Low Back Pain (LBP) is a common-condition younger than the 45 years of age. The estimated annual LBP incidence in Western countries is five cases per 1000 adults [1]. The economic burden of lumbar-spine disorders is heavy. This disorder ranks fifth among category of diseases for hospital care cost and has higher costs due to absenteeism from work and disability than any other disease [2]. LBP due to acute lumbar disc herniation is a common disorder at the ages of 44-50 years. It is characterized by radiating pain in the area of the leg typically served by one nerve root in the lumbar or sacral spine [1,2]. Several conservative and surgical modalities were applied for these patients. Cauda equina syndrome was considered as the single absolute indication for surgery in a LBP patient [3-5]. Ninthly and ninthly five percents of acute disc herniation patients were improved during two months with conservative treatment such as bed rest, life style modification, medication, back support, exercise, manipulation, physical therapy And epidural steroid injection [3-7].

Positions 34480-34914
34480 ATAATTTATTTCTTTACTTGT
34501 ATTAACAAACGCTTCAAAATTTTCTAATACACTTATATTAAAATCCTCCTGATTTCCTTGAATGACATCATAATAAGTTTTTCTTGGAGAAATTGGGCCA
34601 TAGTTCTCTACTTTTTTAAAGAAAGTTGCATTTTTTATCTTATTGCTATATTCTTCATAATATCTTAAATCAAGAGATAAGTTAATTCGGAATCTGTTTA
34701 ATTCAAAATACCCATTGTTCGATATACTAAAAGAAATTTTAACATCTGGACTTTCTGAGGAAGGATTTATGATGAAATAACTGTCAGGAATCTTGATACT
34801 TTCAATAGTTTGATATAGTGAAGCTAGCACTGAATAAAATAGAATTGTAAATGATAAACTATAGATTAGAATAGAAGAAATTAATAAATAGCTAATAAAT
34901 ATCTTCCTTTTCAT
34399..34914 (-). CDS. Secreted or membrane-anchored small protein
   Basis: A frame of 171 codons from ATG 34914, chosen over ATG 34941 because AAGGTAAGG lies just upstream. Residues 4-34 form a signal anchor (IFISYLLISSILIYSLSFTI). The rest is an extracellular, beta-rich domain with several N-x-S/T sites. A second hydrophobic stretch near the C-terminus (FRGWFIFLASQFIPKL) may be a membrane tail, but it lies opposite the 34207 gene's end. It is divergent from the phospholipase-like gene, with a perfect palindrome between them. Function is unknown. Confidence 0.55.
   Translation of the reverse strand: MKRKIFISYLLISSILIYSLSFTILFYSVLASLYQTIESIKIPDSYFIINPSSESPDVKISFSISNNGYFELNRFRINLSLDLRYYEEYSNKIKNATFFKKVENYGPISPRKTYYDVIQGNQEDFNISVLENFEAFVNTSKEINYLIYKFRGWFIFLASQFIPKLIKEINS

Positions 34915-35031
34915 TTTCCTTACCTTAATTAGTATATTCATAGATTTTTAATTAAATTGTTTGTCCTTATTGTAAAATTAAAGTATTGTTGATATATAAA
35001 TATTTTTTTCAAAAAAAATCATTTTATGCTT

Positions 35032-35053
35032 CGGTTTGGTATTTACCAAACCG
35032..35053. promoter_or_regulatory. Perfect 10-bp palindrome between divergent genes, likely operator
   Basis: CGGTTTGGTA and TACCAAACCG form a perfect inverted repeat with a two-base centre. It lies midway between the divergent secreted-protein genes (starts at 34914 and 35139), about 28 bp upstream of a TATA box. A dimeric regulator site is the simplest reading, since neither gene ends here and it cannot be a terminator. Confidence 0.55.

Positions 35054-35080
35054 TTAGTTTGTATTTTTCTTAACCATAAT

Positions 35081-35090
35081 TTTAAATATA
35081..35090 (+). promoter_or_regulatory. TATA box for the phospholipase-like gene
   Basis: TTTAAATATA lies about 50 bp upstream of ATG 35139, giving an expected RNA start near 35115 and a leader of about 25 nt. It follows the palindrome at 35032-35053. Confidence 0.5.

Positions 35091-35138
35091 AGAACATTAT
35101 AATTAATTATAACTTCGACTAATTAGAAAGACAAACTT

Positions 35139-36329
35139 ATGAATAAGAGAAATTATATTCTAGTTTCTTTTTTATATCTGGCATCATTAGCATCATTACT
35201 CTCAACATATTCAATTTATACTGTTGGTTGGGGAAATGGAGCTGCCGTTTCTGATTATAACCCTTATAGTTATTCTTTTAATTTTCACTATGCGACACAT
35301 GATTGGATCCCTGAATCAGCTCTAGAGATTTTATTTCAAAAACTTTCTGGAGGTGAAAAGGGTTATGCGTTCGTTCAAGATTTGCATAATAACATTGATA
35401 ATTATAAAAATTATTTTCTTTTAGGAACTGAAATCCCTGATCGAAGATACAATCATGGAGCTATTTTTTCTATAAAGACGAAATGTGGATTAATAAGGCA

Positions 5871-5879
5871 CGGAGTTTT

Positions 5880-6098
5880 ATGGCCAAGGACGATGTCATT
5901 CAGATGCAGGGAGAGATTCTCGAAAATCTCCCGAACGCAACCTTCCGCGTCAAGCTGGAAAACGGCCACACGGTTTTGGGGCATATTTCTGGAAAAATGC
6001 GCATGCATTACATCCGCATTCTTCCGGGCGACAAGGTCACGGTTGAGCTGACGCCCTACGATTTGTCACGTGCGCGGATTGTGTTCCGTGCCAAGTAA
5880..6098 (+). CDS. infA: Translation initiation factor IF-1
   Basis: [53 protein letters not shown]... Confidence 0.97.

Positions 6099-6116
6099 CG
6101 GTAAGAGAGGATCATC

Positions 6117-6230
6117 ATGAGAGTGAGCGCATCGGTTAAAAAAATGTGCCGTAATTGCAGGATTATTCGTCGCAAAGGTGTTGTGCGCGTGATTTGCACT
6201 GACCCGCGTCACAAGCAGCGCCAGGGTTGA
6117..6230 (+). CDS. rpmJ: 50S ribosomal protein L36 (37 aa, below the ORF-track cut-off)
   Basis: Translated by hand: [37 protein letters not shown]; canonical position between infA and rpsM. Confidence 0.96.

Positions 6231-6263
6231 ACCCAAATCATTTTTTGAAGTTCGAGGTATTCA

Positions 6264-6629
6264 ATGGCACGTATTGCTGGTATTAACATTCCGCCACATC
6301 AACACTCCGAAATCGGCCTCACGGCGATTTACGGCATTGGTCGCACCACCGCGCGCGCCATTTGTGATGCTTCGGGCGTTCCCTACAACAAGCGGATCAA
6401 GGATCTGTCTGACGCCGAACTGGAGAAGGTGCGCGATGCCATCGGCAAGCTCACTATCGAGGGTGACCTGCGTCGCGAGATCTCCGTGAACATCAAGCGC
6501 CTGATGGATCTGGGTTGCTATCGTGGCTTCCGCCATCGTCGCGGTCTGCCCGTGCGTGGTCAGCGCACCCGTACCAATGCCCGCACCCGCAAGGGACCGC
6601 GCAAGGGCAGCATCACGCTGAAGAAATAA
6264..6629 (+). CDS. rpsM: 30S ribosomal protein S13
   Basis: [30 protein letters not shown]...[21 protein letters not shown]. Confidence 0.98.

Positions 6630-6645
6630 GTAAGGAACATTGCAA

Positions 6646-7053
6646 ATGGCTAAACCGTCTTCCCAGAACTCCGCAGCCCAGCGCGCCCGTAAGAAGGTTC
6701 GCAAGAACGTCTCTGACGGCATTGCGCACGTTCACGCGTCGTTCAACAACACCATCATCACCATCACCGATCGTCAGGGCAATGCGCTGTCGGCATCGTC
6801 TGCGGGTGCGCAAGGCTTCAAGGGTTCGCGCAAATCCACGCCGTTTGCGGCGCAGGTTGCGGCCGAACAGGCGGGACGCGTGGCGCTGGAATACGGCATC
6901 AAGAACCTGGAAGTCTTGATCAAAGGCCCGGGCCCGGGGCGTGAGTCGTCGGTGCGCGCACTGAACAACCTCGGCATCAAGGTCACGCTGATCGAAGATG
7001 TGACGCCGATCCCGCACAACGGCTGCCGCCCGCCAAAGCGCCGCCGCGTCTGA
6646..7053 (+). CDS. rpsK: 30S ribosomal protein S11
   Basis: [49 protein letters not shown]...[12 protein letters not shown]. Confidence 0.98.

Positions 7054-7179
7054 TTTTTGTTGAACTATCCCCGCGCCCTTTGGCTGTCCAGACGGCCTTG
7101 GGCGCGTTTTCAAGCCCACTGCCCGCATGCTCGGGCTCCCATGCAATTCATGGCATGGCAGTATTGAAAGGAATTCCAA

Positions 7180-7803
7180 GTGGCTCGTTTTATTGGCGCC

Previous studies reported that conservative treatment such as nonsteroidal anti-inflammatory drugs cause pain relief in patients with disc herniation [8,9]. Other drugs such as muscle relaxant might be useful in acute low back pain [9]. Some reports showed that oral steroid did not have useful impacts on acute lumbar disc herniation [8,9].
Epidural injection is one of the alternative treatment modalities for patients who did not respond to conservative treatment or have contraindication for surgery [9-12]. This study was performed to assess the clinical outcomes of non-surgically treated LBP patients after six months follow up.
Materials and Methods